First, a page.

The Mahābhārata is famed for many things, but rarely for its lyricism. Nevertheless, as this verse adequately illustrates, there is room in this capacious epic for poetry too. Here Vyāsa plays on two words, kumbha (an elephant’s temple) and kuca (a woman’s breast), whose similarity in sound is matched by the similarity in shape their physical forms take, to bring out the sad incongruence of elegantly dressed young men being embraced by death rather than by their lovers.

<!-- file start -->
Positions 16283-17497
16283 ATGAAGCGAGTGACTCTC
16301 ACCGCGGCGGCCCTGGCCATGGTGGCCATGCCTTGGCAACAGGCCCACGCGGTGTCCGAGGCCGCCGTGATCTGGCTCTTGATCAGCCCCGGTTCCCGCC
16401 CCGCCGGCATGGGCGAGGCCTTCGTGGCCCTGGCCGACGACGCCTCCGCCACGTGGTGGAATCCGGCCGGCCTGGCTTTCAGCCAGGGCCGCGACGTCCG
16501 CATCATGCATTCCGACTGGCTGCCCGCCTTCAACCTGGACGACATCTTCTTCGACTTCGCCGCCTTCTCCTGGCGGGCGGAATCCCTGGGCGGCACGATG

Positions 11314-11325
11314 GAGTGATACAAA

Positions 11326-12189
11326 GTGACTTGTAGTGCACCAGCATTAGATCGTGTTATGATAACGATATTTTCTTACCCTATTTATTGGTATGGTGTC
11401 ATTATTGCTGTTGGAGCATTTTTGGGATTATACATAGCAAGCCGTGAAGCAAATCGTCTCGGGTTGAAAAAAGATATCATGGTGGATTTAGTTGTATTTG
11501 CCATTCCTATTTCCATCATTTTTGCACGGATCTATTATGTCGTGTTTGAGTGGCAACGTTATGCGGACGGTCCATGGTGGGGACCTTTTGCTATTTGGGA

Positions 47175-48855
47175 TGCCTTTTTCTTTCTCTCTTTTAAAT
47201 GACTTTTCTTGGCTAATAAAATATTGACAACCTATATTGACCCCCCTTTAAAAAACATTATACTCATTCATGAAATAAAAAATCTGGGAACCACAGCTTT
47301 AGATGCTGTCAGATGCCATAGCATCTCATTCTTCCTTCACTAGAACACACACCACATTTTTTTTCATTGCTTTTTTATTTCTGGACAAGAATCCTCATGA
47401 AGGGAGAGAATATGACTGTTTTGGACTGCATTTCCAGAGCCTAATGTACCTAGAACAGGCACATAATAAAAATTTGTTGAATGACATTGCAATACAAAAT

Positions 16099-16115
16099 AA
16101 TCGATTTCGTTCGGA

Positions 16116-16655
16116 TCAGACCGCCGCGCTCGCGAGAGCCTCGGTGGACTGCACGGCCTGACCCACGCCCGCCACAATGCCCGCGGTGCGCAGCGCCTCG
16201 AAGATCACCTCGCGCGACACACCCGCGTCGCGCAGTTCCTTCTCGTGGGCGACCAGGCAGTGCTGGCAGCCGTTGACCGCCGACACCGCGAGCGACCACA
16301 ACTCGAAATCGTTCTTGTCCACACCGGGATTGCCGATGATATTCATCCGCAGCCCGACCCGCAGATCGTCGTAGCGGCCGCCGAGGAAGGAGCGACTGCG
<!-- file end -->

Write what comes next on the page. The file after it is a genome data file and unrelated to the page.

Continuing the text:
decked out in their finest earrings,
cut each other to pieces with sharp arrows
and fell prey to sleep
clasping the rounded temples of their elephants
as though cradling the rounded breasts of their wives.
Thanks to Chris Gibbons at the University of Queensland for spotting and sending us this verse.
Kumbha, which can also mean a water pitcher and thus by extension a pitcher-shaped breast, is exploited to full effect in battle scenes such as these by later poets, including Gaṅgādevī in her Madhurā Vijaya (4.61):
वीराः कुञ्जरकुम्भेषु शायिनः शत्रुसायकैः ।
प्राबुध्यन्त सुरस्त्रीणां कुचकुम्भेषु तत्क्षणात् ॥
put to sleep by the shafts of their foes
upon pillows formed of elephants’ temples,
awoke the next moment
upon pillows formed of apsarases’ breasts.*
*Warriors killed fighting heroically in battle are fast-tracked straight to heaven.